Does A Moment Of Revolt Come Sometime To Every Married Man?
by Zelda Fitzgerald


After every dress I buy for which I pay twenty-five dollars more than I am allowed, after every washday when his woolen socks come up from the laundry two inches smaller because I forgot to buy stretchers for them, and after every meal during which I ask him to please eat more vegetables because so much meat is not good for him, I suspect my husband of instantaneous and insuppressible revolt. Then I crawl to him on apologetic knees begging him please not to act like the man in Cytherea and making rash and frantic promises to sew all the buttons on all his pajamas and to rub his back for an hour if he will please not revolt just this once. But, theoretically, I believe that every happy bridegroom revolts at the altar and from then on goes revolting through life with varying degrees of violence until his final revolt against life helps him briskly to extinguish himself. Men seldom seem to realize that taking a wife and assuming the responsibility of living to an overripe old age are generally merely simultaneous and not absolutely connected. The thought in their minds of what they might have been had they never married is, in most cases, incentive enough for a revolt a week—to give a minimum estimate.

My bookshelves have recently become inhabited by numbers of charming male characters who are bent upon insidious and incomprehensible revolt. From modern fiction I have learned that even a perfect husband may leave home without a moment’s notice in search of gin or the Holy Grail, so I have turned propagandist. If I were a husband I would certainly revolt whenever my wife hurried me with my dressing so that I got wrong studs and forgot my handkerchief and then kept me waiting. I would also revolt if she refused to allow me to cook eggs in the kitchen after midnight because the servants didn’t like it. But I would never indulge in a strong silent revolt, and I would most emphatically do all my revolting at home.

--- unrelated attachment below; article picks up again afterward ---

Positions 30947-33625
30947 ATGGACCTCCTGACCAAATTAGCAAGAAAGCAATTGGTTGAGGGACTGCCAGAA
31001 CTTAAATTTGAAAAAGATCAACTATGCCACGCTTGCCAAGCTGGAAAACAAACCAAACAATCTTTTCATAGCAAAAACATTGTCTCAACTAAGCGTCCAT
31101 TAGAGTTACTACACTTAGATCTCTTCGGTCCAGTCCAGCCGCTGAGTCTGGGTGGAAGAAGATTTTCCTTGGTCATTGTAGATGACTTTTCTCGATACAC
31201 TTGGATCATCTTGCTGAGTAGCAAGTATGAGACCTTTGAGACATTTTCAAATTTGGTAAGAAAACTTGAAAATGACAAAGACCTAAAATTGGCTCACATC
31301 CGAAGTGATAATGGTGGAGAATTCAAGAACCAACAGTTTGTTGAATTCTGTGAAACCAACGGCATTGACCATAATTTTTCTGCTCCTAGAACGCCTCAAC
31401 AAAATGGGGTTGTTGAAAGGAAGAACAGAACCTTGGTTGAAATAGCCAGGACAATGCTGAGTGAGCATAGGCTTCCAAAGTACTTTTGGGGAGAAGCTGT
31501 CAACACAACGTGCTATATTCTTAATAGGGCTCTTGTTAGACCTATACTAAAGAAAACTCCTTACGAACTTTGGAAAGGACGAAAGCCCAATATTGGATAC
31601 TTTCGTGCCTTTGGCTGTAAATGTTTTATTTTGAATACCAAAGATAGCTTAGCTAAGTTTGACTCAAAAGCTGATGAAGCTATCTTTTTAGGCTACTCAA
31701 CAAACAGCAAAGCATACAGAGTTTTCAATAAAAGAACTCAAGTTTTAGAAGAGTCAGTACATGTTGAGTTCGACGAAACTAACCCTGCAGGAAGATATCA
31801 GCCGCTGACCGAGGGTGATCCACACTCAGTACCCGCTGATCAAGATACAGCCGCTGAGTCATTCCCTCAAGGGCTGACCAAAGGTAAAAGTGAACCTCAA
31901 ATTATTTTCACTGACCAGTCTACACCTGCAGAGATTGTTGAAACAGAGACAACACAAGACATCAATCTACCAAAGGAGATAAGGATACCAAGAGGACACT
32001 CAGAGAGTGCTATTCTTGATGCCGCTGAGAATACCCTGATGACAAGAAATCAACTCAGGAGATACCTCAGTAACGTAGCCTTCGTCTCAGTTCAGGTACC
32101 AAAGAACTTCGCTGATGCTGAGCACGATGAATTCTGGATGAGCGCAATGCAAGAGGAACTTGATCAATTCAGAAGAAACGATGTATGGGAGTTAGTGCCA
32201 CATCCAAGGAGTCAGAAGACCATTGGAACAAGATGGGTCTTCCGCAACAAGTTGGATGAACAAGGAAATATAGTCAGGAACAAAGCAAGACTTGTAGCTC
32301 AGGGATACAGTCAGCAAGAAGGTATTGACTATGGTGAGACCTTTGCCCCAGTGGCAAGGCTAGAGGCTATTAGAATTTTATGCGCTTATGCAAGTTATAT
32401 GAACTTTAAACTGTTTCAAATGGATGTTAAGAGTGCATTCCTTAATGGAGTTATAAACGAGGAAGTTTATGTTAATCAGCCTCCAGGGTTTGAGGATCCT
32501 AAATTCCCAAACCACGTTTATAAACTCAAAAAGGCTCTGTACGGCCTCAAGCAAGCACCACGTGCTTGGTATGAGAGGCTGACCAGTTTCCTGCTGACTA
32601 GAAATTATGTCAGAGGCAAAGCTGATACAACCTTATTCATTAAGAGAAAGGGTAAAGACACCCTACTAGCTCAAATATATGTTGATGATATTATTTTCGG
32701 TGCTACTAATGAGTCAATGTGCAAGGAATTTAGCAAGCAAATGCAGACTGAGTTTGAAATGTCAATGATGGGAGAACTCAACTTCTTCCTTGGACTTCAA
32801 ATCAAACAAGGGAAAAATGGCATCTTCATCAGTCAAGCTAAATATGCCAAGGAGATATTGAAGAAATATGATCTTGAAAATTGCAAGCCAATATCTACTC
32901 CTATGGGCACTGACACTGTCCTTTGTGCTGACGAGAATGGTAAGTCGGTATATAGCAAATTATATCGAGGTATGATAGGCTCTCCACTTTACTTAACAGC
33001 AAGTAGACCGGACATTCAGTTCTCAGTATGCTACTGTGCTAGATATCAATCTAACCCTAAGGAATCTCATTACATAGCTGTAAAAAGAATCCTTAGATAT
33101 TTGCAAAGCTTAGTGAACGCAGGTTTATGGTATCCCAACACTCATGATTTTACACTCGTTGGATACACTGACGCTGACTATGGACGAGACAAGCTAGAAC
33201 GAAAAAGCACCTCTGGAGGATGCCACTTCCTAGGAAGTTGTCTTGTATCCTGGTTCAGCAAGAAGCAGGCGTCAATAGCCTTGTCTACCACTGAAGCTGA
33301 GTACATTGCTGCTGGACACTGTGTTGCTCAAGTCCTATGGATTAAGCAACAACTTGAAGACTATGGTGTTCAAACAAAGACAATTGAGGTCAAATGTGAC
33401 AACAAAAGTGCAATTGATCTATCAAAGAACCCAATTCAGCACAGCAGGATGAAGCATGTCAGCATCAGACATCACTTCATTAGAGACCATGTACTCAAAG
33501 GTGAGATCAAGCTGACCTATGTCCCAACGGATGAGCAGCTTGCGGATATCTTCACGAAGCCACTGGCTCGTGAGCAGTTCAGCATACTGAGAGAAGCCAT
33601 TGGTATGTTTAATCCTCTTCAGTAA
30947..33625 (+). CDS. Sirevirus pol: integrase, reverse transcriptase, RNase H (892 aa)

1 Cytherea, 1922 novel by Joseph Hergesheimer.


First appeared in McCall’s, March 1924. One of seventeen responses to the question, including F. Scott Fitzgerald’s.

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